report from The Advocate
by Marsha Shuler
Parish school boards and state
government won’t have to come up with extra contributions to fund pension plans
for their employees in the new budget year.
The Public Retirement Systems’
Actuarial Committee on Tuesday sidelined proposals that would have caused
school boards to contribute $100 million more than anticipated and the state an
extra $40 million in the fiscal year that starts July 1.
The recommendations came from the
Legislative auditor’s office actuary as he looked at the financial health of
the pension plans both of which have substantial long-term debts.
The panel instead opted to adopt
evaluations proposed by the actuary for the Teachers’ Retirement System of
Louisiana and the Louisiana State Employees Retirement System — numbers
that have been used in state government and school board budgeting.
The committee’s action means that
school board contributions to the teachers retirement system will be $1.15
million in the new fiscal year while the state will put up $760.45 million. The
state contribution amounts to about $20 million less than the current fiscal
“State agencies and school boards
already prepared their budgets for the upcoming year. They prepared them based
on the only evaluation that they had (from the retirement systems),” said state
Sen. Elbert Guillory, R-Opelousas. “The change in the contribution rate now
would require … cuts in line items, employee cuts, pay increase proposals would
have to be canned, layoffs. The word chaos would not be inappropriate.”
The legislative actuary’s
valuation took a more conservative approach to investment earnings than the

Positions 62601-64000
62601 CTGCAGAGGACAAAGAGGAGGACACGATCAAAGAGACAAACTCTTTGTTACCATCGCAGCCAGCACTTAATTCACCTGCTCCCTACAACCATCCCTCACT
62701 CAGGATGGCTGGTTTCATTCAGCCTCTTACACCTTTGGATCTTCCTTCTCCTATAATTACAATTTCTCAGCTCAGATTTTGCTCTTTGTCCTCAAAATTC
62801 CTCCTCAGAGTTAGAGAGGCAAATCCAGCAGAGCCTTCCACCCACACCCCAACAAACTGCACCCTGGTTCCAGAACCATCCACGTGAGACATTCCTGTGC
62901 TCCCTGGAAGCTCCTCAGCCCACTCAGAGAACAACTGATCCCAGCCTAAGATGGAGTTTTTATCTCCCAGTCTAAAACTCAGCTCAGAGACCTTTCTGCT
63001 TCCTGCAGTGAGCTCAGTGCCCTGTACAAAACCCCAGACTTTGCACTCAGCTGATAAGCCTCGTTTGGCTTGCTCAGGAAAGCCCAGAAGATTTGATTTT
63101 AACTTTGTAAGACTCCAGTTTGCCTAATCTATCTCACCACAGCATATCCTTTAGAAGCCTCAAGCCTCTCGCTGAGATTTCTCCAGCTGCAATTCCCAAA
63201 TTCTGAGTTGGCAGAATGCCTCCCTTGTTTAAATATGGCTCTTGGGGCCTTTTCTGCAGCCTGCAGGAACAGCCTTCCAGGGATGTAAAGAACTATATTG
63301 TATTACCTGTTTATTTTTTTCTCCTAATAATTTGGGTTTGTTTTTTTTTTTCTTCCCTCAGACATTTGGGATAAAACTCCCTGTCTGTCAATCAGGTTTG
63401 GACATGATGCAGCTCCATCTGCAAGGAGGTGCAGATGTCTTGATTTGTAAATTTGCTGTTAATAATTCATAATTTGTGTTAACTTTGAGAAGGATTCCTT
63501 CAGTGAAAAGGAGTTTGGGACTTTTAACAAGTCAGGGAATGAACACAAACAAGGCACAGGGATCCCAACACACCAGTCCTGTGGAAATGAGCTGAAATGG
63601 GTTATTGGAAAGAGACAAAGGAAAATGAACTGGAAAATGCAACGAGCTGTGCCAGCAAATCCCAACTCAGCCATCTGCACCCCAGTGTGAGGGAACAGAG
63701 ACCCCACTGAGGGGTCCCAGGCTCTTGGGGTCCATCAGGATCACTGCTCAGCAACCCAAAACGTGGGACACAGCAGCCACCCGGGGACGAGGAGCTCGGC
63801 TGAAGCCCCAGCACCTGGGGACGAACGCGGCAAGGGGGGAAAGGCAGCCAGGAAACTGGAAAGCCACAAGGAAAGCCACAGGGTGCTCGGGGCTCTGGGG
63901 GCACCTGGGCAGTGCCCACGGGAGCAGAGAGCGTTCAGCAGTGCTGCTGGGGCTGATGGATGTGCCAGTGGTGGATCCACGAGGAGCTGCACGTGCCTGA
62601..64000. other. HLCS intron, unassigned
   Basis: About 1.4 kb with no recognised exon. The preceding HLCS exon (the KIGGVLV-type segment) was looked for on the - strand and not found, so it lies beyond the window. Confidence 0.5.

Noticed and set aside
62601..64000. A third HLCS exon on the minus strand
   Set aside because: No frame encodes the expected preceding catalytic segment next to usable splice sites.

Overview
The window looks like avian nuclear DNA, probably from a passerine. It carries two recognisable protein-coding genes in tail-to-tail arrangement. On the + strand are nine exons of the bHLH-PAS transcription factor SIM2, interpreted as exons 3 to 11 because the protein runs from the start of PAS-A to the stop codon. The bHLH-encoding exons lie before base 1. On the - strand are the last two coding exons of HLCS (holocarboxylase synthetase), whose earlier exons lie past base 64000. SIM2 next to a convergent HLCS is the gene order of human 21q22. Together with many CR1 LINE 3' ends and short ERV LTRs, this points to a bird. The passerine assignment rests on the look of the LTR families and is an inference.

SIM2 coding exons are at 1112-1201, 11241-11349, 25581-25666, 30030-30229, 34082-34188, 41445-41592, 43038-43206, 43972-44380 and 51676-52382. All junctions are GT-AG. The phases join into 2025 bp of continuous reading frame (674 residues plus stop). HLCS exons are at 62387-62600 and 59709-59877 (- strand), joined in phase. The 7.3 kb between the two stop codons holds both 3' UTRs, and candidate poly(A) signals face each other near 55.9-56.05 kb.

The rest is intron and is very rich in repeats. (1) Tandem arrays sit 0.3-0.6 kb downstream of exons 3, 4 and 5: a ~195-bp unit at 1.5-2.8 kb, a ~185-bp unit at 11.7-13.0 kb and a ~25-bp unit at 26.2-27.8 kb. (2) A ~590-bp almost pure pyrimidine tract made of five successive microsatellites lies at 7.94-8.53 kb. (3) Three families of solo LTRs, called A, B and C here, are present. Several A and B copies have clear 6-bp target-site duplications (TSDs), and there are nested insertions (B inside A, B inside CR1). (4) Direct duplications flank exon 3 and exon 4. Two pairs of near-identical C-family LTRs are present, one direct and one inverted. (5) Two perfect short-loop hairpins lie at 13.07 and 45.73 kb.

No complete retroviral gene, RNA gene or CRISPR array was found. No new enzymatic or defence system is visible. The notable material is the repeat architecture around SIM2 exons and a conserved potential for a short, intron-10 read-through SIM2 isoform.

systems’ actuary. The difference would have resulted in higher employer
contributions being required under the legislative actuary’s plan — a
thought that set off shock waves, particularly among parish school board
The actuarial committee is tasked
under state law with adopting the annual actuarial valuations and required
contributions to the state employee and teachers retirement systems.
It considers analysis done by
both the systems and Legislature’s actuaries.
Guillory and others said the
panel needs the analysis much earlier because of potential ramifications of
decisions that are made.
“When we receive evaluations
substantially different it makes it difficult. The timing is very awkward,”
said committee member Charles Hall, a pension actuary.
Guillory said he wants the panel
to start getting information by Oct. 1 on the retirements plans status.
“I think over the next six months
this committee needs to lay the groundwork where we need to go and get this
done in a much more timely fashion in the future,” agreed Legislative Auditor
Daryl Purpera, panel chairman.
Purpera said he is concerned
about pension plan debts which will start being reflected on the state
financial statement in 2015.